Generally, since the microstructural features of olefin-CO copolymers are translated into their macroscopic properties, a detailed understanding of the polymerization mechanism and structure-properties relationships is the key to design and synthesis new olefin-CO copolymers for specific applications. According to the literature, it seems that functional olefin-CO copolymers may find considerable attention in the future. The keto groups in olefin-CO copolymers may act as chemical “hooks” for anchoring the functional groups or crosslinking and curing the olefin-CO article after the processing [52].

The other perspective is incorporating a low amount of in-chain keto groups to render photodegradable polyethylene as an environmentally friendly sustainable thermoplastic while retaining its characteristic properties [53, 54].

Ethylene-Silicone block copolymers are novel block polymers in which ethylene and silicone units are covalently bonded together, using an appropriate catalyst system.

In 2018, the Chemical Society of Japan Award for Technical Development was given to Mitsui Chemicals for Exfola™ (first commercial ethylene-Si block copolymer) production and commercialization.

This functional polyolefin is an additive that combines the characteristics of polyolefin and silicone. So, the surface properties of polyolefins (i.e., release properties, water and oil repellency, coefficient of friction, abrasion resistance, and surface smoothness) are affected by such surface modifier, especially in injection molded or extruded articles, sheets, and films. In other words, this functional olefin-based copolymer changes the surface of a molded polyolefin article to silicon-specific characteristics by adding a small amount of this surface modifier during the molding process [55].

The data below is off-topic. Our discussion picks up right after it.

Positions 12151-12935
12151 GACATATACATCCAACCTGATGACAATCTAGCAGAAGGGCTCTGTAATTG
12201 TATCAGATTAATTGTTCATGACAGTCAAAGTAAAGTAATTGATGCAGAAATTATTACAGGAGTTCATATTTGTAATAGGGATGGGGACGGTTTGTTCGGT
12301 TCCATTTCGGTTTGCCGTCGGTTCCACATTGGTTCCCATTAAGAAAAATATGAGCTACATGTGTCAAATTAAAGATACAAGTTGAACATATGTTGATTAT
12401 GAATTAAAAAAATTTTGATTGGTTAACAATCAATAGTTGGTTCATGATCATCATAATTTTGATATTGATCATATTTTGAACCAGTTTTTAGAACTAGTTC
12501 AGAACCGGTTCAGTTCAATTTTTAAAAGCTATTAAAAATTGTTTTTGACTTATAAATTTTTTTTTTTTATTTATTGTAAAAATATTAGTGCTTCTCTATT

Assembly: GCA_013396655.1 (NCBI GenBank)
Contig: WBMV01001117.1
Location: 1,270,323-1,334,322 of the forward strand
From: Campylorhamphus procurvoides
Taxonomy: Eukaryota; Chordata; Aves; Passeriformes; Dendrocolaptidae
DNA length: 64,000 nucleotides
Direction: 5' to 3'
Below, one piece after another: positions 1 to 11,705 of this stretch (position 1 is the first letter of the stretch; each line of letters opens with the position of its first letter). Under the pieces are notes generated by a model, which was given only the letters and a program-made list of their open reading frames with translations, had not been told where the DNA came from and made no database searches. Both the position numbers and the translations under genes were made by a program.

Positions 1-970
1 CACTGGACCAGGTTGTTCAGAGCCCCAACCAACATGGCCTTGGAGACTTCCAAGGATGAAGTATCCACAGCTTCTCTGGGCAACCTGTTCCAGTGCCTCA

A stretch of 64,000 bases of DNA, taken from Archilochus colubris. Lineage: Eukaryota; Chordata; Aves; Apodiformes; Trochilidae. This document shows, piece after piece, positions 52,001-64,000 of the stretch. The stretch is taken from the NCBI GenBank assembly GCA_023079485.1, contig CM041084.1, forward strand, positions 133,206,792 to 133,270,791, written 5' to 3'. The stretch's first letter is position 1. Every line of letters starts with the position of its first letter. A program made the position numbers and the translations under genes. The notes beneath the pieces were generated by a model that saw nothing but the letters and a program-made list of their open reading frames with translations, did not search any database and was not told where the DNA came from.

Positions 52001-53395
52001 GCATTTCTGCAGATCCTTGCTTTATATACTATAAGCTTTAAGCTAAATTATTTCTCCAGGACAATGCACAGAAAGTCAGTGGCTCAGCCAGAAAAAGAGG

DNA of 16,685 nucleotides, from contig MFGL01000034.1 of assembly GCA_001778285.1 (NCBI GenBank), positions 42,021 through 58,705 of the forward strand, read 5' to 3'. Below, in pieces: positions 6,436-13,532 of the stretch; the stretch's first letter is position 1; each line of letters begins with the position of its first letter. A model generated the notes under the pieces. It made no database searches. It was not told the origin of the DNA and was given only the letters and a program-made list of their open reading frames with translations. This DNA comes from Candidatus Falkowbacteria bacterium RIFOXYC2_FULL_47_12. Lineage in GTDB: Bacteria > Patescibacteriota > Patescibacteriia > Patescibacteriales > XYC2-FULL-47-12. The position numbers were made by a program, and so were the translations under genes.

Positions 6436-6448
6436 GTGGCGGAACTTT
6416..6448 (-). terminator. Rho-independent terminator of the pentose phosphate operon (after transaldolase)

Lotryl® MA and Lotryl® BA (SK Chemicals), Optema™ and EnBA (ExxonMobil), and EMAC® and EBAC® (westlake), all are ethylene-methyl (or butyl) acrylate copolymers (EA) produced by high-pressure high-temperature radical polymerization, with acrylate content of up to 40 wt%. By increasing the acrylate content, the adhesion, solubility, toughness, compatibility with polar substrates, filler acceptance, and flexibility of the copolymer are enhanced. At the same time, the crystallinity, melting point, softening point, rigidity, and hardness are decreased [56].